Not without hacking less's source code. A bit of background story:
Less cannot handle mouse (including scroll events) at all.
Terminal emulators support a so-called alternate screen. This is which most fullscreen apps switch to for their duration (and switch back to the normal screen when they quit, causing the previous contents to "restore"), and it doesn't have a scrollback buffer. Less also switches to this alternate screen, unless
-X is given in which case it doesn't.
Many terminal emulators figured out that when it's in alternate screen mode and the application running inside is not interested in mouse events, it makes sense to convert scrolling into Up or Down keypress events. It's a hack, and it'd be harmful either on normal screen (imagine what would happen e.g. at your shell prompt), or when the application wishes to handle mouse (sure, they have to see the actual mouse events then). But since by default neither of these two hold when you're running
less, this hack kicks in (subject to the terminal emulator supporting it, and being enabled via
\e[?1007l). Your scroll events are converted by the terminal emulator to Up and Down keypresses, and less can't distinguish them from actual keypresses. It doesn't receive mouse scroll events: it sees Up and Down keypresses.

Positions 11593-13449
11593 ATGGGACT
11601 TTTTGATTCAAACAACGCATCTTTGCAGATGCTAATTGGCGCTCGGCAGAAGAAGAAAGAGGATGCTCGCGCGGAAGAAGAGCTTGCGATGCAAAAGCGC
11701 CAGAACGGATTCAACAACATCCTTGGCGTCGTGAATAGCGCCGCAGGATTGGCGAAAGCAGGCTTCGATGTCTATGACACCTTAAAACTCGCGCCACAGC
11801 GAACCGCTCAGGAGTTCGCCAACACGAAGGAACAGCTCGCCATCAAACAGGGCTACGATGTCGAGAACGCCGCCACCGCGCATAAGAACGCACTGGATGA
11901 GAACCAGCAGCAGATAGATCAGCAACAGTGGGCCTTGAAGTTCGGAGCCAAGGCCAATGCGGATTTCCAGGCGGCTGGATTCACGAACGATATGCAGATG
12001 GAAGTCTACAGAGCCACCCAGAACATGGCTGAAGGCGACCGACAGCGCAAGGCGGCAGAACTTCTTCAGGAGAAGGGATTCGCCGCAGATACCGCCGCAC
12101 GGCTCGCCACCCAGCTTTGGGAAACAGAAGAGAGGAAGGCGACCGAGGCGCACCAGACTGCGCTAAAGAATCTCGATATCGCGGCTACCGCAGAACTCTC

So there you are: Either you switch to alternate screen and the terminal's hack converts scroll events into keypresses for less, and the normal screen is restored when you quit; or you don't, and then there can't be any magic converting scroll events to keypresses and less doesn't understand the scroll events.
So what could be done? Well, either implement mouse support in less and let it handle scroll events itself (and live with a nondefault click or copy-paste behavior), or implement another weird hack: upon quitting, after reverting to the normal screen,
less could for the last time print a screenful of content, repeating whatever was displayed before you quit.
In practice, it basically boils down to: sorry, forget it.